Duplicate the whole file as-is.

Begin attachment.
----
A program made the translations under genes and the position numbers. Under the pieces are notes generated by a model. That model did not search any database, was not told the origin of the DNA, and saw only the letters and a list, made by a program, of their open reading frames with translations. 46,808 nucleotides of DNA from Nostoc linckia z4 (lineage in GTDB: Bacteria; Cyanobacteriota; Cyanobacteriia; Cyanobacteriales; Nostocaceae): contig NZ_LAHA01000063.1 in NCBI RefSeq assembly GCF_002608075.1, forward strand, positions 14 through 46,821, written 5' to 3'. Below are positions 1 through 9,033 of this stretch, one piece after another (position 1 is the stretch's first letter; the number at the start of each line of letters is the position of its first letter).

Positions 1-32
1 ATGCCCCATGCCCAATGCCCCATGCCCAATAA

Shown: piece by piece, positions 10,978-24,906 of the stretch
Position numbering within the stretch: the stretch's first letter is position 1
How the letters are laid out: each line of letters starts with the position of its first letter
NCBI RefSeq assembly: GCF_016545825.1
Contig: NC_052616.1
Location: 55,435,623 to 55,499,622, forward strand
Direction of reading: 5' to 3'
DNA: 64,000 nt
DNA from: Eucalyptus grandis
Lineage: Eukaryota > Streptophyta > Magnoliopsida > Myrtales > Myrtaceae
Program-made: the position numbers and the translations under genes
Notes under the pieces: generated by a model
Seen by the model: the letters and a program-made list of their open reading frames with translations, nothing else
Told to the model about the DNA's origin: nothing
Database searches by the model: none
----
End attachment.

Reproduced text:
A program made the translations under genes and the position numbers. Under the pieces are notes generated by a model. That model did not search any database, was not told the origin of the DNA, and saw only the letters and a list, made by a program, of their open reading frames with translations. 46,808 nucleotides of DNA from Nostoc linckia z4 (lineage in GTDB: Bacteria; Cyanobacteriota; Cyanobacteriia; Cyanobacteriales; Nostocaceae): contig NZ_LAHA01000063.1 in NCBI RefSeq assembly GCF_002608075.1, forward strand, positions 14 through 46,821, written 5' to 3'. Below are positions 1 through 9,033 of this stretch, one piece after another (position 1 is the stretch's first letter; the number at the start of each line of letters is the position of its first letter).

Positions 1-32
1 ATGCCCCATGCCCAATGCCCCATGCCCAATAA

Shown: piece by piece, positions 10,978-24,906 of the stretch
Position numbering within the stretch: the stretch's first letter is position 1
How the letters are laid out: each line of letters starts with the position of its first letter
NCBI RefSeq assembly: GCF_016545825.1
Contig: NC_052616.1
Location: 55,435,623 to 55,499,622, forward strand
Direction of reading: 5' to 3'
DNA: 64,000 nt
DNA from: Eucalyptus grandis
Lineage: Eukaryota > Streptophyta > Magnoliopsida > Myrtales > Myrtaceae
Program-made: the position numbers and the translations under genes
Notes under the pieces: generated by a model
Seen by the model: the letters and a program-made list of their open reading frames with translations, nothing else
Told to the model about the DNA's origin: nothing
Database searches by the model: none